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. Last Updated: 07/27/2016

Kyrgyz Plan Rally for Bakiyev's Ouster

ReutersSoldiers carrying the Kyrgyz flag as they prepare to raise it in Bishkek's central square on Wednesday morning.
BISHKEK, Kyrgyzstan -- Kyrgyz opposition leaders said they would hold a rally Thursday demanding President Kurmanbek Bakiyev's ouster, saying his promise to let the parliament form a new Cabinet was not sufficient.

The opposition wants Bakiyev to fire top officials accused of corruption and other abuses, opposition lawmaker Melis Eshimkhanov said Wednesday.

"As most of our demands have not been agreed upon, we still want Bakiyev to resign," he said, adding the opposition would hold Thursday's rally as planned.

The opposition has been urging Bakiyev to fulfill his election promises and conduct constitutional reforms to curtail presidential powers and give the parliament and the Cabinet broader authority.

Eshimkhanov said Bakiyev had promised opposition leaders during their talks Tuesday to immediately dissolve his Cabinet and allow the parliament to form a new one. But he said the president and the parliament should stay in place until 2010.

The president also promised to submit to the parliament constitutional reforms the opposition had demanded Thursday, opposition leaders said.

"If the new version of the constitution is adopted, the structure of the government, its accountability and functions will change dramatically," said Edil Baisalov, leader of the For Democracy and Civil Society group. "We are starting to move toward an ideal parliamentary republic now, without waiting for 2010."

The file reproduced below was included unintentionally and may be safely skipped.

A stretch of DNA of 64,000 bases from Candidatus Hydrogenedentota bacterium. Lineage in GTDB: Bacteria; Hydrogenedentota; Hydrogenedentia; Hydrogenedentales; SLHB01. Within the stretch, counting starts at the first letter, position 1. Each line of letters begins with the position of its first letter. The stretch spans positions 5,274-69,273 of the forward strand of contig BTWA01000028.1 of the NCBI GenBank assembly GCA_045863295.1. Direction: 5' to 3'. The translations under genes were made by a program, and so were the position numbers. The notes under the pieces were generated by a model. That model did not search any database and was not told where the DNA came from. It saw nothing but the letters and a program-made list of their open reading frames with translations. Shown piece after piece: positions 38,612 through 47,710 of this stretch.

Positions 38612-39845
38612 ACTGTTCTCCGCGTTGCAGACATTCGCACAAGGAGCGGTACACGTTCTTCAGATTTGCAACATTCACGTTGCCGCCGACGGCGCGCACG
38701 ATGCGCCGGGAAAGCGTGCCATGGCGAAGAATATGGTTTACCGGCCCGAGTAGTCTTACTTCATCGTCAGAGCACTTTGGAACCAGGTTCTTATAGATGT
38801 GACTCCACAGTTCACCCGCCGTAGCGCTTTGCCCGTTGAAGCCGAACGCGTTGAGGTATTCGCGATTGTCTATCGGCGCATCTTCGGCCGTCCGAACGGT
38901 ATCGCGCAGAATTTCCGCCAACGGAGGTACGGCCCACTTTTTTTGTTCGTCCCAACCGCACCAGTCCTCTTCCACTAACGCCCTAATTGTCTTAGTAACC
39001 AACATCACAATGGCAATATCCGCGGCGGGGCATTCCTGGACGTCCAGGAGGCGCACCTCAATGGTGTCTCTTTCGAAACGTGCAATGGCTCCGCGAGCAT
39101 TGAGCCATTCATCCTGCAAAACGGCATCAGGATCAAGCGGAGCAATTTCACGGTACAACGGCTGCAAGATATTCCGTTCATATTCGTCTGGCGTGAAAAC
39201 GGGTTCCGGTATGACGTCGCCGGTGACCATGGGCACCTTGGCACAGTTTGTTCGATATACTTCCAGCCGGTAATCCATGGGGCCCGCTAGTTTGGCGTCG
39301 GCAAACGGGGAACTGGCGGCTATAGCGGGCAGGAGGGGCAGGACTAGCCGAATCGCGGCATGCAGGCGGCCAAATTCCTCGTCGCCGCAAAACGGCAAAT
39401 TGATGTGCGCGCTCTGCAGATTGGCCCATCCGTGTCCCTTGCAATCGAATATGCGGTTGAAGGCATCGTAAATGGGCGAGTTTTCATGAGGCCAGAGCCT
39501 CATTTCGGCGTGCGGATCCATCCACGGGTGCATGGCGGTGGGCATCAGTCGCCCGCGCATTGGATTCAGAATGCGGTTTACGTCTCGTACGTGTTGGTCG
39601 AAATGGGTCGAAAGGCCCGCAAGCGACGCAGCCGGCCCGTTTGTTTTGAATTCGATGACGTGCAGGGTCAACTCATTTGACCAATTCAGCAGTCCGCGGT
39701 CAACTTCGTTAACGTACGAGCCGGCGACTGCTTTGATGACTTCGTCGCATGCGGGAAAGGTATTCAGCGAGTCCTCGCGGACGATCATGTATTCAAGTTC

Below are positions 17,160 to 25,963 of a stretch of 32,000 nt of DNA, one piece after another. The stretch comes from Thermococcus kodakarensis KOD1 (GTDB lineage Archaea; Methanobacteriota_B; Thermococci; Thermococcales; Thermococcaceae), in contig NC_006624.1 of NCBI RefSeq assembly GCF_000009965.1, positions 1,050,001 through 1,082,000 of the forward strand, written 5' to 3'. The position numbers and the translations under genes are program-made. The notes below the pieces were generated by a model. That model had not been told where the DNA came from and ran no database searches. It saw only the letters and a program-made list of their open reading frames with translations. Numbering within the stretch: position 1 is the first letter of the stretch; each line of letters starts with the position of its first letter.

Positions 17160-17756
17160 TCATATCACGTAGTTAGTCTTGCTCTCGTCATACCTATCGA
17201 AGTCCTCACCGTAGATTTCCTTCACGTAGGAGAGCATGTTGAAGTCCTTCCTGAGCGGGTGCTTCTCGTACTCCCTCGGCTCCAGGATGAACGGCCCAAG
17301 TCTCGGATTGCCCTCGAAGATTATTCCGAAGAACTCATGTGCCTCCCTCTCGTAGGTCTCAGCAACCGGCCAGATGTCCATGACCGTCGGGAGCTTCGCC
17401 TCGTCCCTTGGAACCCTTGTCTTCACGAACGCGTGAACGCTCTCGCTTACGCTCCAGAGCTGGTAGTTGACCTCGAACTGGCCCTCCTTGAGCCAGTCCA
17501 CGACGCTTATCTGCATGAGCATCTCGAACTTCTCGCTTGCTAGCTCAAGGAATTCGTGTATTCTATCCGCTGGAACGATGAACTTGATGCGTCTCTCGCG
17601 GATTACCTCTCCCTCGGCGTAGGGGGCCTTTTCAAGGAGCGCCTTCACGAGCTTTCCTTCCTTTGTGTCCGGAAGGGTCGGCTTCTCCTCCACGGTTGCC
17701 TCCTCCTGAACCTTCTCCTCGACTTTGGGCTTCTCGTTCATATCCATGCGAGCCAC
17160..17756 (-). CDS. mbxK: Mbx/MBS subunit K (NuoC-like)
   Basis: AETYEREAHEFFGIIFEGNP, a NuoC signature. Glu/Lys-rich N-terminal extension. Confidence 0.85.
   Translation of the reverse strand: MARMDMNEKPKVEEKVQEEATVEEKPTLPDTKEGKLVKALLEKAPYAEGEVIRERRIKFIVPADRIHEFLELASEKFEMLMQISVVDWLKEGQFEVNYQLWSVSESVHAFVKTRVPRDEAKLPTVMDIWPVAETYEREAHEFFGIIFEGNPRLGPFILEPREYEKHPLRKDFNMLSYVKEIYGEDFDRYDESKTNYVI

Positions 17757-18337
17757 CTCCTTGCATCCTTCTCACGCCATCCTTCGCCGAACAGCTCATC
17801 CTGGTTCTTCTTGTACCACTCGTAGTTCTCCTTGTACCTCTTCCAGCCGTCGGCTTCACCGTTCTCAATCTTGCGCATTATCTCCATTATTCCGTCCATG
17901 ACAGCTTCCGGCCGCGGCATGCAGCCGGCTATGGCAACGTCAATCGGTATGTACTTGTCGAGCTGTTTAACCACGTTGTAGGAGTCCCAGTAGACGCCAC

Bakiyev's spokesman, Dosaly Esenaliyev, said the president would address the parliament Thursday and added that a set of constitutional reforms would be submitted soon.

Esenaliyev would not say whether Bakiyev would introduce changes to allow lawmakers to immediately form a new Cabinet with broader powers, saying only that "many issues have been resolved" in talks between Bakiyev and the opposition.

Eshimkhanov, meanwhile, accused the authorities of deploying elite troops from Bakiyev's support base in the south in preparation for the rally, and planning to stage "provocations" Thursday in the capital, Bishkek.

"It smells of a regional confrontation," Eshimkhanov said.

Regional divisions have played an important role in Kyrgyzstan's volatile politics. Bakiyev comes from southern Kyrgyzstan, while many of the opposition leaders come from the north.

The Kyrgyz capital saw large-scale riots in which crowds of looters rampaged through stores following the March 2005 ouster of longtime President Askar Akayev, who fled to Russia.

Bakiyev was appointed several months later, but his reign has been marred by high-profile slayings, prison riots and battles for control of lucrative businesses.

Impoverished Kyrgyzstan, hailed in the 1990s as an "islet of democracy" in Central Asia, has been roiled by the deterioration of public security, economic problems and political tensions.